Cumin is the dried seed or fruit of the Cuminum cyminum plant. It is one of the most popular spices, used all over the world in either its ground powdered form or as a whole seed. Cumin is best described as having a warm and earthy flavour, and can really transform a dish by adding a unique, subtle, and aromatic flavour. It is a very versatile spice that can be used in numerous dishes from various cuisines.
Cumin can be used on its own, however it is also popular in spices blends. You will find cumin in curry powder, garam masala, berbere, achiote blends, baharat, ras el hanout, and arobo spice blends. Cumin comes in many different varieties, including white cumin, black cumin, green cumin, and brownish-yellow cumin. The latter is the most common variety and used all over the world.
Cumin belongs to the same plant family as parsley, carrots, caraway, and dill. In popular cuisine, the spice is used as a flavouring agent in baked beans, BBQ sauce, Mexican chili, and as a marinade for meat and fish. Cumin is a staple spice in many cuisines, including Mexican, Middle Eastern, African, Indian, and Asian.
History of cumin
Cumin originated either in the Eastern Mediterranean or Central or Southwestern Asia. It has been used as a kitchen spice for thousands of years all across Asia. The first evidence of cumin being used is in the ancient submerged Neolithic village of Atlit Yam, off the coast of Israel. Seeds of wild cumin were excavated from the site and date back to the early 6th millennium BC. In Syria, cumin seeds were excavated that dated to the second millennium BC. Cumin seeds have also been spotted in several ancient Egyptian archaeological sites, where it was used as both a spice and a preservative used in mummification. Cumin was introduced to the Central and South America by Spanish and Portuguese colonists, and it is now a popular part of their cuisine.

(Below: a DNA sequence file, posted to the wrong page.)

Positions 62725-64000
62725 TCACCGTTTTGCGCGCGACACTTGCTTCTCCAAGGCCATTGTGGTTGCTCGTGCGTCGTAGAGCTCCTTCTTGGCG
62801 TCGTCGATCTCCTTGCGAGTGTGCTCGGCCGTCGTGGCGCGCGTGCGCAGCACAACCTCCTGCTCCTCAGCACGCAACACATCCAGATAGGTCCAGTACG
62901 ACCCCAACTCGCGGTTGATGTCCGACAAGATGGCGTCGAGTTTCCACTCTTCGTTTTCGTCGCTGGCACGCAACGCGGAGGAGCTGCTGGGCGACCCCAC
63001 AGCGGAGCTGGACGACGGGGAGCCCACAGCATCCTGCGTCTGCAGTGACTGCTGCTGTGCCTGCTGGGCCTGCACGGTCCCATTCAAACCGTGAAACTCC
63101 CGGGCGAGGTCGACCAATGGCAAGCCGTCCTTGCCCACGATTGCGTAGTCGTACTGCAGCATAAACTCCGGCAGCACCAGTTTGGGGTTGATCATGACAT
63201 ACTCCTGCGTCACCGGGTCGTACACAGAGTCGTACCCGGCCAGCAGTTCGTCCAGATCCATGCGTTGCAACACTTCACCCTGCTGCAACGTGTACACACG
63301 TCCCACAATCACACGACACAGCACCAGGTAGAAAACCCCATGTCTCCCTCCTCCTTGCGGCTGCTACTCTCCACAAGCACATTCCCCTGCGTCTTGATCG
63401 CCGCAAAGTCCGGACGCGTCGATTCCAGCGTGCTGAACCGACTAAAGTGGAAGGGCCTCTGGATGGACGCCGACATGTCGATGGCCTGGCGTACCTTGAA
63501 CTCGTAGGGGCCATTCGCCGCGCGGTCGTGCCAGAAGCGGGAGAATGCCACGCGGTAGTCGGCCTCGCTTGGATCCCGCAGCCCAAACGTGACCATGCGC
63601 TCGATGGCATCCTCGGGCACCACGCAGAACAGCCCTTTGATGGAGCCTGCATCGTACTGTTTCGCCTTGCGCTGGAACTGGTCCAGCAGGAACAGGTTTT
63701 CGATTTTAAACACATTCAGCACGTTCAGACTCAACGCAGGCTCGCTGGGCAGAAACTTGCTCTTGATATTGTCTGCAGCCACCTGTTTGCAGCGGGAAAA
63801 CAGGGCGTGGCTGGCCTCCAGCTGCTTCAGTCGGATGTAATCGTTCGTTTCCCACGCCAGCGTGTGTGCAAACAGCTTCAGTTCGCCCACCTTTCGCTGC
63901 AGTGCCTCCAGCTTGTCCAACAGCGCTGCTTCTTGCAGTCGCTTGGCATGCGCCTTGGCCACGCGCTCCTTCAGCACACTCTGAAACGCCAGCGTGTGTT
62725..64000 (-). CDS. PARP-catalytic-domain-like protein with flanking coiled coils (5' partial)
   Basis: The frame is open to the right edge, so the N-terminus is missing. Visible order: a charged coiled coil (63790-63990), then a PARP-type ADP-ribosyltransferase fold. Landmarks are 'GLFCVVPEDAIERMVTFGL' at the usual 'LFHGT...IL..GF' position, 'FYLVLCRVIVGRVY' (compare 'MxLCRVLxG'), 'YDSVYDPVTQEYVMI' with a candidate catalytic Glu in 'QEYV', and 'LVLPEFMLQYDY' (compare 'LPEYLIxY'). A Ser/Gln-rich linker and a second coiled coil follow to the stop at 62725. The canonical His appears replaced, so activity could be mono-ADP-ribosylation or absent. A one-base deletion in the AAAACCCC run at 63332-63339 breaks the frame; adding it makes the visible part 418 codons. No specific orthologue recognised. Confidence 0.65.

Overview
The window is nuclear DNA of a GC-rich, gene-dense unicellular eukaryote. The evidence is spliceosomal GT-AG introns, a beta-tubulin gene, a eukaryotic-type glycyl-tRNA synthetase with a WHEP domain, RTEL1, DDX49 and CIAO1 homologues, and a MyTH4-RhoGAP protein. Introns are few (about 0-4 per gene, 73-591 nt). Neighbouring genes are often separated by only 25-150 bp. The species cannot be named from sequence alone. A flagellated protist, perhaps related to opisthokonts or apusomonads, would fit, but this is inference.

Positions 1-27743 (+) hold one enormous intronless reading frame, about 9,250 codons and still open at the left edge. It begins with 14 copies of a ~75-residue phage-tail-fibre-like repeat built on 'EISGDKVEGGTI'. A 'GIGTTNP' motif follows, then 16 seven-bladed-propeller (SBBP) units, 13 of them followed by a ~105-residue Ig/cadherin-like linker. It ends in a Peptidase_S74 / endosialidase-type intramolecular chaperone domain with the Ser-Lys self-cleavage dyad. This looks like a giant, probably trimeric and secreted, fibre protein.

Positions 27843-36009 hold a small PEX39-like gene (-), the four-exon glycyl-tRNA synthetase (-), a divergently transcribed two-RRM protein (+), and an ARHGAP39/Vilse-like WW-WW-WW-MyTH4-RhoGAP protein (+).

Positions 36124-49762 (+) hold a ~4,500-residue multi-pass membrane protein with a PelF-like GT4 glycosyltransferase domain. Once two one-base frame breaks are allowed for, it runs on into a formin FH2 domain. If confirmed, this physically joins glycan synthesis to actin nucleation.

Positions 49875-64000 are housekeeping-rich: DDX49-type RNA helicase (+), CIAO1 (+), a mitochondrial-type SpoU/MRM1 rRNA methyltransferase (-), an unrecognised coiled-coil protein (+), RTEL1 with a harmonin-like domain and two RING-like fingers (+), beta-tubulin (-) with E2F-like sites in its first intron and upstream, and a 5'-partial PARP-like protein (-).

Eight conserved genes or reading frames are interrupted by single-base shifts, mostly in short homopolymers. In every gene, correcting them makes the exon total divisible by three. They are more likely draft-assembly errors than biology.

Health benefits of cumin
Cumin has numerous health benefits that make it a powerful kitchen herb. Amongst its medicinal properties include:
- Weight loss: Cumin can be useful in reducing body weight. An 8-week study found that overweight adults lost a significant amount of weight when consuming cumin than those who did not. Another study found that overweight or obese women who consumed 3grams of cumin powder in yoghurt every day for 3 months lost a significant amount of body weight, body fat, and waist size.
- Cholesterol: The same study as above also found that consuming 3g of cumin per day led to lower levels of total cholesterol, low-density lipoprotein or ‘bad’ cholesterol, and triglycerides.
- Diabetes: A study in adults with type 2 diabetes found that cumin essential oil significantly lowered blood sugar, insulin, and haemoglobin A1c levels. The group also experienced reduced insulin resistance and inflammation.
- IBS: Cumin essential oil has been found to be useful in reducing stomach cramps and bloating, as well as regulating bowel movements.
How is cumin used in cooking
Cumin can be used in various dishes, including vegetables, soups, legumes, and stews. It’s also popular in marinades and rubs for meats, fish, or tofu. Cumin is a popular addition in Mexican chili con carne, roasted vegetables, gravies, and pickles. It is used in virtually all Indian curries and chutneys. The spice can also be used to flavour rice dishes, when making bread, or in omelettes and egg dishes.
Less is more when it comes to cumin, especially ground cumin. Start by using 1/2 tsp and then you can always add more if you need to. Toasted cumin seeds are delicious and can be added on top of rice or mixed into salads. Many recipes will require you to first toast cumin seeds, particularly Indian curries.
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